Escapism Makes a Comeback -- Literally

If you're looking for an escape, a city street performance might be the answer — one with lock boxes, handcuffs and maybe even a water torture chamber or a giant block of ice.

Harry Houdini (search) is long dead, but escape art (search) is alive and well, fueled by attention-grabbing stuntmen like David Blaine, reality shows like "Fear Factor" and even recent, true life-or-death situations.

Blaine on Friday will begin his most difficult stunt to date, in which he'll be suspended in a locked box for 44 days over the Thames River (search) in London — with only water to get him through.

"David Blaine has done a few of the things Houdini did, but Blaine has given these things a renaissance" that stems from the hype, challenge and public nature of Blaine's stunts, said John Moehring, editor of MAGIC magazine.

Though Blaine is often characterized as an escape artist, he doesn't actually break loose of the binds he gets himself into, but instead endures them in front of spectators. His most high-profile stunts have included being buried alive for several days, encasing himself in ice and standing atop a 10-story high pole for 36 hours.

Still, Blaine's escapades in the allied arts have helped create buzz around escape art's revival.

The popular NBC reality show "Fear Factor" and its copycats have also renewed interest by having contestants endure escapist-style situations.

"'Fear Factor' is tapping into the exact same emotions escape artists have used," said modern-day escapist Mark Cannon, who performs stunts with his wife Sheila around the world. "'Fear Factor' in a way has allowed people to try similar things that test their physical merits as well as their resourcefulness."

Cannon added that because of the many life-and-death situations and extraordinary stories of survival that have played out in recent years, escape stunts "are more relevant and meaningful today."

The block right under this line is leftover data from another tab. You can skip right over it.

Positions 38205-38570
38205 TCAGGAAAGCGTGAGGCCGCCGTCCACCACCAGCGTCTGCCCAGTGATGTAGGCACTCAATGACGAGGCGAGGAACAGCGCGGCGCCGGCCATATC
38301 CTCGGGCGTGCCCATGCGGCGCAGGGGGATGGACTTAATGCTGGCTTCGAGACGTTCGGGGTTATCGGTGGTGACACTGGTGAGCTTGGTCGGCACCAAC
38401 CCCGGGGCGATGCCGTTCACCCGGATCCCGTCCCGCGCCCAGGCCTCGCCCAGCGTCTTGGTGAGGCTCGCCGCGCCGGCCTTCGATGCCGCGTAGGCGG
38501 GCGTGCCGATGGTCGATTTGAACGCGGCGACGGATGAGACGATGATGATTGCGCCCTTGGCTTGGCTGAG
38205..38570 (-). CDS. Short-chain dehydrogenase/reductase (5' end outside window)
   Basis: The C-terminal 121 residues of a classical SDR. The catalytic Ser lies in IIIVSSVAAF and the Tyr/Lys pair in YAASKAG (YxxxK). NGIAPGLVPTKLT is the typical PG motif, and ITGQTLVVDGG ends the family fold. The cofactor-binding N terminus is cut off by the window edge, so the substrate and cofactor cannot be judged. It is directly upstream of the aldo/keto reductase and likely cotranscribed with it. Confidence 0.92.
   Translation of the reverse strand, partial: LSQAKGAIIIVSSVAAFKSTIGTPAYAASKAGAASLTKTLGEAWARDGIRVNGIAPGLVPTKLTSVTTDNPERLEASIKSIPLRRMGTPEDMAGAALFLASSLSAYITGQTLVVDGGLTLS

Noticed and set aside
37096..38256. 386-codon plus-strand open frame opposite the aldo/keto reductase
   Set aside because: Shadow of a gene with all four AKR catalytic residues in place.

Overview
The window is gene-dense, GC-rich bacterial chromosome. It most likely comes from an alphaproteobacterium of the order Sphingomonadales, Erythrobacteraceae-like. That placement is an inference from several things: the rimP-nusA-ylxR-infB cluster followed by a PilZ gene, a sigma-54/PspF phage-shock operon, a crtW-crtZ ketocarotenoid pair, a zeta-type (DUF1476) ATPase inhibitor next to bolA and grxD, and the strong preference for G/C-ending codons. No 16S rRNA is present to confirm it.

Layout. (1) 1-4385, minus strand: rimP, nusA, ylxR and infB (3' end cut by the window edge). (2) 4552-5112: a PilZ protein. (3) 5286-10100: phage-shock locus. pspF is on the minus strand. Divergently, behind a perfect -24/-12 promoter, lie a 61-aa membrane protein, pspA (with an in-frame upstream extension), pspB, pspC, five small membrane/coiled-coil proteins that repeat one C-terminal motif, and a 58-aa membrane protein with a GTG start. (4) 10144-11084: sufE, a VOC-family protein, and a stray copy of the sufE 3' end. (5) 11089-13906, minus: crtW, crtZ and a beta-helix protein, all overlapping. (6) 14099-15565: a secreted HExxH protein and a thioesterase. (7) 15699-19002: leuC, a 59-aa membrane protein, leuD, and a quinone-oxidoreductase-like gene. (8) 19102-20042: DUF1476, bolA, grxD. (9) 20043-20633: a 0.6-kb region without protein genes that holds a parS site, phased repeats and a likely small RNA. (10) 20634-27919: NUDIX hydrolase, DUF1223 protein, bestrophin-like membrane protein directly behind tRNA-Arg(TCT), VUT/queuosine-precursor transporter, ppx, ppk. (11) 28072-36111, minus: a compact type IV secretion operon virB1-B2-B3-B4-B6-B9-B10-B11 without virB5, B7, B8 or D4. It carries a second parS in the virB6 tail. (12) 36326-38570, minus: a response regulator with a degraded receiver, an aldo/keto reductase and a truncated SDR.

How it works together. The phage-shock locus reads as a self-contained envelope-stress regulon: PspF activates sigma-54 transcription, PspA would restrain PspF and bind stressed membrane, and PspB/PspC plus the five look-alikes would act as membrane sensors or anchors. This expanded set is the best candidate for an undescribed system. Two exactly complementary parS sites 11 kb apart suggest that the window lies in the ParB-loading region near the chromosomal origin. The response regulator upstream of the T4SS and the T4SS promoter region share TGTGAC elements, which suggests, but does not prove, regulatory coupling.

"In this modern era of terrorism and horrible things that have happened, people are being forced to confront their own mortality more than ever," he said.

In addition to performing — and accepting challenges from the public like Houdini did — Cannon organized the first escape artists' convention last spring and established an online catalog that sells handcuffs, locks and other tools of the trade.

He has also resorted to his share of extremist antics. Recently he got himself out of a triple-locked solid steel diamond-plated box while his hands and feet were shackled. He also escaped from a 6-foot-high water torture chamber (a container filled with water) and hung upside down from a hot air balloon while confined by a strait jacket.

Cannon is drawn to art for the adrenaline rush and the mind-over-matter control it requires. The appeal for the public, he believes, is about the mystery of escapism and the victory involved when the obstacle is overcome.

"When the little guy takes on these insurmountable challenges, it becomes a metaphor for life," Cannon said. "When the guy or gal finally escapes and the audience cheers, it's because they themselves feel a release."

But not everyone is impressed with take-it-to-the-limit feats.

"I don't really care about it," said Anne Dienna, 28, of New York, where Blaine has done most of his stunts. "I think it's kind of silly."

Thirty-something Long Island resident Cristina Barden, who works as a store planner in Manhattan, said she finds escape art interesting, but hasn't seen Blaine perform.

"I'll read about it, but I wouldn't go out of my way to watch. I don't need to stand there for 30 days watching him frozen in ice," Barden said exaggerating the time he spent in the ice. "But if he wants to do it, that's great."

Even the magic industry turns its nose up at escape artists.

"Some magicians call them the wrestlers of the magic industry," Moehring said. "The problem is, you know the person is going to get out. There's no mystery to escapes. So what's the entertainment in that?"

Cannon disagreed, saying escapism does have mystery because spectators never know how, or if, the artist will go free. He also said the art represents the human condition.

"Escape artists are tapping into the potential all of us have," he said. "If you can first deal with your own personal issues and overcome them, most people are capable of incredible things."